The author has remarkable insight into the darker parts of human nature and how we all respond to the train-wreck phenomenon and can't help but stare at what we're not suppose to. We can all be easily drawn in and subdued with the promise of a story of star-crossed love. As the little guys we feel the hunger and injustice of the districts but we all want the life of excess that exists within the Capitol. I kept looking for holes in this logic, for plot dips and changes that would sway the writer from the focus of her story. A rather pessimistic view to take while reading a book that I COULD NOT GET ENOUGH OF but usually when something is too good to be true someone drops the ball, and the story. Not even a hiccup. It was seamless.

Well played Ms. Collins.

Bookwork 7/14-7/18

I'm way behind on my bookwork this week. I've been a bad book blogger and have neglected my blog. Truthfully it's been a slow reading week. After the Lover Enshrined let down I just really didn't want to dive back into another story. Make no mistake, I'm still very much in love with the awesomeness that is J.R. Ward and I have no doubt she will make it up to me in the last book. Which can be added to this week's kindle noms. Have I mentioned that I love my kindle?

I shamelessly purchased:
1. Lover Avenged by J.R. Ward
2. Ink Exchange by Melissa Marr
3. Call of the Highland Moon by Kendra Leigh Castle

I bought a copy of Blue Bloods by Melissa De La Cruz and how come the first part starts out exactly like City of Bones? I will hurt this book if it turns out to be a god-awful, copy-cat mess.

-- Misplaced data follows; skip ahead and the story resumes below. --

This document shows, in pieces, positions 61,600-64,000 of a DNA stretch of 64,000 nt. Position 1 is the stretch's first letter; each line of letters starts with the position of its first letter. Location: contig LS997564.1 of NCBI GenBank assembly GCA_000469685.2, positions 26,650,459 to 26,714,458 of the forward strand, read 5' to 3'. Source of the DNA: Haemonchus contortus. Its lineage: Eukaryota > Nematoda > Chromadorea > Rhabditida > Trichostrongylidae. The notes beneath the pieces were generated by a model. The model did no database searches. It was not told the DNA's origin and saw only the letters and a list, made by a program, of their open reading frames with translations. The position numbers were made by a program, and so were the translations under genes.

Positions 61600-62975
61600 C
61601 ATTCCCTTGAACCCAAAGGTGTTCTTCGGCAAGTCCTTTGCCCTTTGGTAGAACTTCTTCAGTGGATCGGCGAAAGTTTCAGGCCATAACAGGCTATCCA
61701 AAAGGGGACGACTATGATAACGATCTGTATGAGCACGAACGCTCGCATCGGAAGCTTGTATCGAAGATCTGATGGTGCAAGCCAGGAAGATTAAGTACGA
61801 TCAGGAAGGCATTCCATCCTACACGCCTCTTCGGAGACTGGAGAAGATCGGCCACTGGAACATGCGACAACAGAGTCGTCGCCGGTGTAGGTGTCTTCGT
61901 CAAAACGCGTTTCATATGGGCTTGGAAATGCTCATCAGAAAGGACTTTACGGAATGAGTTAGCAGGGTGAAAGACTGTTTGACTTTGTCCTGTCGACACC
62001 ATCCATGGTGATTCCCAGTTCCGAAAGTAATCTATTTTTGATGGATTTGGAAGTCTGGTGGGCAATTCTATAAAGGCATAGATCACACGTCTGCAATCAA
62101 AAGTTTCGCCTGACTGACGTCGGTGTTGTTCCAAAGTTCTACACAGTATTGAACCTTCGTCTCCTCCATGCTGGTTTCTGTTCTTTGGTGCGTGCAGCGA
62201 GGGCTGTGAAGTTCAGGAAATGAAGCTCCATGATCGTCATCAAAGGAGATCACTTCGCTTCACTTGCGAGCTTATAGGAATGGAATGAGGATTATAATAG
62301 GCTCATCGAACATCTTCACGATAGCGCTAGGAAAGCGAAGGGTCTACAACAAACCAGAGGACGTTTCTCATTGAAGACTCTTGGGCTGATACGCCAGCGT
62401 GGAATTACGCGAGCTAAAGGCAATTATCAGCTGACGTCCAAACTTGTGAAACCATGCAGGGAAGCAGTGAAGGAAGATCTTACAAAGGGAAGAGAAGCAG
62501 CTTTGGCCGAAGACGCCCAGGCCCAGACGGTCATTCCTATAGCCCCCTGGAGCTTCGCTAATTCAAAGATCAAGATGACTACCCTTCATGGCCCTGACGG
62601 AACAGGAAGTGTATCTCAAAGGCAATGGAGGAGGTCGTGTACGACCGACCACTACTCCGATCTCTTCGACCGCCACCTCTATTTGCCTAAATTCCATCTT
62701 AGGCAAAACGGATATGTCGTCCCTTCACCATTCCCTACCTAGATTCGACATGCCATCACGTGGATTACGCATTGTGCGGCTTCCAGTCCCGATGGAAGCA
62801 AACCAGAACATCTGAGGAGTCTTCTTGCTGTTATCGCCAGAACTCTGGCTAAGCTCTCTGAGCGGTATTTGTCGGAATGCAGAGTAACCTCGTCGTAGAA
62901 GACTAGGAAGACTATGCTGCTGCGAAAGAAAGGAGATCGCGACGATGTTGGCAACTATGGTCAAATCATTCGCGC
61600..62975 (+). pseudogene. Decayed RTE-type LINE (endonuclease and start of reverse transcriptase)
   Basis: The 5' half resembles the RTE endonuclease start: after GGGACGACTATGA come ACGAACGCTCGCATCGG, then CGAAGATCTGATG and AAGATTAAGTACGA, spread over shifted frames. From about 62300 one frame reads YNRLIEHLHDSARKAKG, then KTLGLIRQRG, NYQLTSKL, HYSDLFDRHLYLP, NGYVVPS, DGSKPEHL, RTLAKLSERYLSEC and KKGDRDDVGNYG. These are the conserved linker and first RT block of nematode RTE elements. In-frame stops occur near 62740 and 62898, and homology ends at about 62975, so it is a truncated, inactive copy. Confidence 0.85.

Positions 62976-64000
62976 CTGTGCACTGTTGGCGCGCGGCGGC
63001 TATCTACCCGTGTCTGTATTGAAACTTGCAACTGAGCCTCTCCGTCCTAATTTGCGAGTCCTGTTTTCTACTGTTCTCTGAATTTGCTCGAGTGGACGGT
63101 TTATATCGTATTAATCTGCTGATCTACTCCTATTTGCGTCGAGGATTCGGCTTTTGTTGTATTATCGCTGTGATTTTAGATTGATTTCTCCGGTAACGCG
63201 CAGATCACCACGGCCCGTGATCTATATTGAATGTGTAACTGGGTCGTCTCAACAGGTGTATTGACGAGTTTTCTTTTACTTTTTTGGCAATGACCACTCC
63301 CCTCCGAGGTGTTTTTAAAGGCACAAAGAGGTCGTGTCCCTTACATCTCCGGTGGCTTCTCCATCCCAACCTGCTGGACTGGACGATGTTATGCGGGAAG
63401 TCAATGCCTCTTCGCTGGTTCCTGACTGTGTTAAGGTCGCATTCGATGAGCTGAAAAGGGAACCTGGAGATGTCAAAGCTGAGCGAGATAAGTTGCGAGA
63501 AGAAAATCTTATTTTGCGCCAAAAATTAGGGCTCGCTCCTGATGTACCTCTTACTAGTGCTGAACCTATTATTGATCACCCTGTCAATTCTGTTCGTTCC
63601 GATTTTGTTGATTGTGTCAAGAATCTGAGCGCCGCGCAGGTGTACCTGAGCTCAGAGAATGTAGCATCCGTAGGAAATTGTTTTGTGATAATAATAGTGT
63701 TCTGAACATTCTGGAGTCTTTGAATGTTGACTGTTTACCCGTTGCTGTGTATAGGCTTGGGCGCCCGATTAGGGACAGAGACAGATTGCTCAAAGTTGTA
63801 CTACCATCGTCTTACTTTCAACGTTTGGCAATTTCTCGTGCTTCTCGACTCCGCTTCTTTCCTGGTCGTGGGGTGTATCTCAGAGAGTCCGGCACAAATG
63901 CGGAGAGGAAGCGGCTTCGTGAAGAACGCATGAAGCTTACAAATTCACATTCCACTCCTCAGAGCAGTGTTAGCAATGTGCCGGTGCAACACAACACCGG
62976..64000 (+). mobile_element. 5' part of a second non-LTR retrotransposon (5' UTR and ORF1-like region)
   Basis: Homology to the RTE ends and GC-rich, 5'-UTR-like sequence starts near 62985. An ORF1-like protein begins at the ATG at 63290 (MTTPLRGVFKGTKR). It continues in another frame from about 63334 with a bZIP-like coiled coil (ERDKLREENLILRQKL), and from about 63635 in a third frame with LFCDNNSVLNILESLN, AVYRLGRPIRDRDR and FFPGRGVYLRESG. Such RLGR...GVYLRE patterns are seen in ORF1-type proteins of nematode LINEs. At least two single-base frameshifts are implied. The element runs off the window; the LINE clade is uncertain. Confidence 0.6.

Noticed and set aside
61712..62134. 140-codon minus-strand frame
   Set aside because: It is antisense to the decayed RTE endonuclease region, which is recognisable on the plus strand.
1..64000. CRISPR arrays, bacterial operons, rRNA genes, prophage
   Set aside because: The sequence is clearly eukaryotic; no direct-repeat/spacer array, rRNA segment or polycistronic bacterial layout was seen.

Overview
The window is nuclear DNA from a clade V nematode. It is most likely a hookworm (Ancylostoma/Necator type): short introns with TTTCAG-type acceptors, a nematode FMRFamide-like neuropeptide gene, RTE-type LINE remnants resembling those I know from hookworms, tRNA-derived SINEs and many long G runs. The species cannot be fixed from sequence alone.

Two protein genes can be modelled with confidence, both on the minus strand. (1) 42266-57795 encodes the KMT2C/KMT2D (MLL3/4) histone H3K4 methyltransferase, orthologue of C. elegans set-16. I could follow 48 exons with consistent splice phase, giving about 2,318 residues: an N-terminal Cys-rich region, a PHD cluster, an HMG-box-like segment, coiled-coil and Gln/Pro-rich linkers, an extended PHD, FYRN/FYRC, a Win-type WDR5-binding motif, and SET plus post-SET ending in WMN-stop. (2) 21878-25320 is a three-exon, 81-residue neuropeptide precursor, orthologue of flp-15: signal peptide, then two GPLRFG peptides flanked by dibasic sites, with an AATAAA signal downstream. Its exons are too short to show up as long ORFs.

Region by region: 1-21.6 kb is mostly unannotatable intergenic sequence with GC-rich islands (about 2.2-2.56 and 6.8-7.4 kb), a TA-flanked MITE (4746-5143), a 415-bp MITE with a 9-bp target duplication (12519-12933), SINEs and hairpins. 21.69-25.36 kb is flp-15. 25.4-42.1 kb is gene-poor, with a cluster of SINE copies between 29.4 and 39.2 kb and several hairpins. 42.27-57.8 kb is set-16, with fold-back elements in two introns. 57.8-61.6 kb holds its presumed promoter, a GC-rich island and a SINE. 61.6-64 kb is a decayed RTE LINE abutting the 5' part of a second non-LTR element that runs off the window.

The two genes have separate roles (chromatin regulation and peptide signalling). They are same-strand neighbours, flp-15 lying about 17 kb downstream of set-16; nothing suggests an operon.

Finished the first season of True Blood (groupie obsessed cheerleader squeal).

I'd like some suggestions for funny reads. My TBR is full but it has an appetite for some funny. Can you help?

Lover Enshrined by J.R. Ward

OK, who wrote this book and what have they done with J.R. Ward?

Oh. Wow. This was this biggest pile of...

Seriously? Where did Ward go?

I had to FORCE myself to finish this book. It was a painful, agonizing experience and the only reason I made myself do it was because I knew that I'd be lost on the last book if I didn't finish this one. It took me a week to get through the first 3/4 and I just skimmed the last quarter. That's a week of my life wasted. Could have spent it reading something worth a damn but nooooo I stuck it out because my new BFF Ward would never just royally screw me like that, would she?

I still maintain that it was written by a demon possessed 5 year old with the broken end of a jumbo, red crayon and NOT the awesomeness that has up until now been Ward.

This was suppose to be Phury and Cormia's story, which was introduced at the end of book five. Even then it hinted at being tedious and dull but I assured myself that she knew what she was doing.

I don't even know where to begin. There isn't one thing I liked about it other than the fact that it's over. WHAT THE HELL WAS UP WITH the dialogue? The old language used by the vampires is necessary, it fits and has always added a sense of ritual and culture to the story and I've enjoyed it. Now we have John and his boy band and they talk like thugs- which was cute on Vishous because he could carry it but on the teens it felt contrived, like she was pandering to a new group of readers she was hoping to suck in. And then we have Mr. D, the new fore-lesser, who is stereo-typical country complete with a twang. We also had a smidgen of Butch who is written with a Bostonian accent. Let me sum up:
1. Old vampire language
2. Modern day thug
3. Country twang
4. Boston